Interpreter of maladies
By now Jhumpa Lahiri is a household name, by most counts she’s a very good writer with a great public appeal – I remember reading a really appreciative review of her second short story collection “The Unaccustomed Earth” – and yet I stumbled upon her debut volume in a friend’s house last weekend so I gave it a try. Normally, I’m not a short story fan – but this wasn’t just another short story. Maybe it’s my thing for writers of Indian (Bangladesh, in this case) descent, or maybe (and most likely) it’s the sheer brilliance of her writing, but I simply fell in love. With the book, with her…with everything.
There are 9 short stories, each about a Indian immigrant in the US (as Ms. Lahiri herself is) – except for “The interpreter of maladies”, which takes place in India. All of them feature rather ordinary moments in ordinary people’s lives – it’s almost voyeuristic, in a way – you feel like you’ve stepped into the intimacy of a household and you’re watching them from behind a curtain. You’re a witness to little dramas, little disappointments or little joys – just a handful of the bricks life is made of.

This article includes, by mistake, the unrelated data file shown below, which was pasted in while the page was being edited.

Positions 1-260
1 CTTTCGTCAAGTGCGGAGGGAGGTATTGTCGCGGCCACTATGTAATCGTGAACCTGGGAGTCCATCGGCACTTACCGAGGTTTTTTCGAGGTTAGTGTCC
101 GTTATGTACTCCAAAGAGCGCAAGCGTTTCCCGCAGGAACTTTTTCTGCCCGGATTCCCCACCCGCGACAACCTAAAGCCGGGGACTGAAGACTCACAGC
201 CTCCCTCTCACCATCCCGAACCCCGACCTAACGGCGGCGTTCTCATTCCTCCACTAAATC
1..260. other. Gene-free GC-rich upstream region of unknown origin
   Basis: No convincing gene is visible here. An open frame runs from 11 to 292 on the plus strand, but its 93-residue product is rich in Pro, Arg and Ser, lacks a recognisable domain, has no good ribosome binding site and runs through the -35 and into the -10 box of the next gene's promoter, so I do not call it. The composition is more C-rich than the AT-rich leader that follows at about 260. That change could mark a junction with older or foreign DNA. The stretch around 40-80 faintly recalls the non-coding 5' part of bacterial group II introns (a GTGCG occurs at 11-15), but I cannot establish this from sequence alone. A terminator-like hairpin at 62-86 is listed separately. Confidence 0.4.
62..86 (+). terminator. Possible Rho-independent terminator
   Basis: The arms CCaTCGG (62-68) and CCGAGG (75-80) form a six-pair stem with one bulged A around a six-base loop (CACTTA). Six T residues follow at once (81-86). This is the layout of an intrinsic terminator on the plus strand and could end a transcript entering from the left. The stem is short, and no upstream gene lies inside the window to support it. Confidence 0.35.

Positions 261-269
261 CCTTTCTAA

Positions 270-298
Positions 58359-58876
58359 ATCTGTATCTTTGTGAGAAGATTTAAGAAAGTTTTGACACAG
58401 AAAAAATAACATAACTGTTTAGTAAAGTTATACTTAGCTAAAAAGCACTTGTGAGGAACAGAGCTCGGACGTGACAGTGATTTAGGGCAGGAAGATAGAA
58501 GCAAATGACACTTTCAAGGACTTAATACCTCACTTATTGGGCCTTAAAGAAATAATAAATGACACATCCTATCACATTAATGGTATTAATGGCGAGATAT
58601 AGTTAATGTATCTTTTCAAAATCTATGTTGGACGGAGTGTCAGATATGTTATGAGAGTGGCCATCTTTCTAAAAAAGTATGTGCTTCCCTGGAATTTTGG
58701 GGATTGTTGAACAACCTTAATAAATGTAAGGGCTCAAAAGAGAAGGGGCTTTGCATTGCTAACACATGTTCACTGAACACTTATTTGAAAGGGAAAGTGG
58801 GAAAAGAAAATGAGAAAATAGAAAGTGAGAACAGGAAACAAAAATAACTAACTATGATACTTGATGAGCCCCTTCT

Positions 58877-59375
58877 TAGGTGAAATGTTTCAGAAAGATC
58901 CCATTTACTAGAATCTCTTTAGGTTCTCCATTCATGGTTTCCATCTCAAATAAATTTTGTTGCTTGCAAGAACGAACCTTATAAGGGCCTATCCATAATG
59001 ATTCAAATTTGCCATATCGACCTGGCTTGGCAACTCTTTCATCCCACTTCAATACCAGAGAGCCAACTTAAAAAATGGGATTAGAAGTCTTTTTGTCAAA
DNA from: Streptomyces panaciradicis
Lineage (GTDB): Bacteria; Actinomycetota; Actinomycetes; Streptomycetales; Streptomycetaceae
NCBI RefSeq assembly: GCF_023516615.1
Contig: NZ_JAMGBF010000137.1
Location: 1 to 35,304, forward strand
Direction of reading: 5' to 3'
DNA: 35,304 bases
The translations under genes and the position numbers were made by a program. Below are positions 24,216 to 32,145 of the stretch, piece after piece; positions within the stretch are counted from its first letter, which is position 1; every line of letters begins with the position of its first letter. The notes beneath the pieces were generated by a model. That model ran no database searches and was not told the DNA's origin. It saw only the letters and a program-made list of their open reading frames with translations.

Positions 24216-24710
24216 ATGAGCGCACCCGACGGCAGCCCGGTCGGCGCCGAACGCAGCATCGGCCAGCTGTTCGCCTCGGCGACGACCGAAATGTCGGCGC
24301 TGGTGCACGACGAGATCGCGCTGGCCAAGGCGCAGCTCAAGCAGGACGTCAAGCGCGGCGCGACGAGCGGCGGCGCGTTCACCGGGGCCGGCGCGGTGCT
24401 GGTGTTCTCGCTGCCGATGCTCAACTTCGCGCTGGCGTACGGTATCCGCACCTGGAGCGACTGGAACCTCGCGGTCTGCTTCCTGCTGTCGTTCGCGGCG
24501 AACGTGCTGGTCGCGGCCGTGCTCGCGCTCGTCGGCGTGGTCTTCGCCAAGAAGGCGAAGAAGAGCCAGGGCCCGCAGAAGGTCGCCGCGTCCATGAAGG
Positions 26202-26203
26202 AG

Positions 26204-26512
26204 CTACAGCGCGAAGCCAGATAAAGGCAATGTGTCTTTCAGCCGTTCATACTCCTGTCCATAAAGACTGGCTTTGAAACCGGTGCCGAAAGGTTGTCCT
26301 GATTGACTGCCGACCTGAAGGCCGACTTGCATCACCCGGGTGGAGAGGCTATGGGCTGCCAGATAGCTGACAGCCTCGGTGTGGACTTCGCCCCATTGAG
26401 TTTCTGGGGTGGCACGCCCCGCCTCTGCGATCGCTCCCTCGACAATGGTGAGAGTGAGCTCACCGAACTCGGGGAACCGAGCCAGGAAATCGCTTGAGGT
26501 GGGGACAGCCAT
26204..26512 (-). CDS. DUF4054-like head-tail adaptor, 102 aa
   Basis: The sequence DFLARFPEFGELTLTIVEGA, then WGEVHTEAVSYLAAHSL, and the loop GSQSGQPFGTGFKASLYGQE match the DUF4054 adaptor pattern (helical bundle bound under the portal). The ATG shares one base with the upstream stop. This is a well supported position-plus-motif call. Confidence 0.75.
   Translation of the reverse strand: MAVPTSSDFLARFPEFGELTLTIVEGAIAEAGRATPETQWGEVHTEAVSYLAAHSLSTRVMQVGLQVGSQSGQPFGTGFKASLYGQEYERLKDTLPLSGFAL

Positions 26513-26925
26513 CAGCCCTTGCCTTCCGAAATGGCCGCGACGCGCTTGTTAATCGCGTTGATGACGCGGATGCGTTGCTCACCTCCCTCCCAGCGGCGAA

Most of the stories are…I would say sad, except that I think bittersweet is a much better description. And the way I see it, it’s something all Indian descendant authors I’ve read (true, not that many, but I’m working on it) share – a certain longing for a long lost “home” that turns their characters towards nostalgia and a passive acceptance of certain things in their new life. Bittersweet – there’s nothing that works better.
And, the ever-so-funny Raych wrote about it – she loved it, yay! 😛 I mean, there’s no way you won’t love this book – and even if you’re not all that crazy about it, at least it’s tiny 😉 Me, I wanted it to go on forever 😀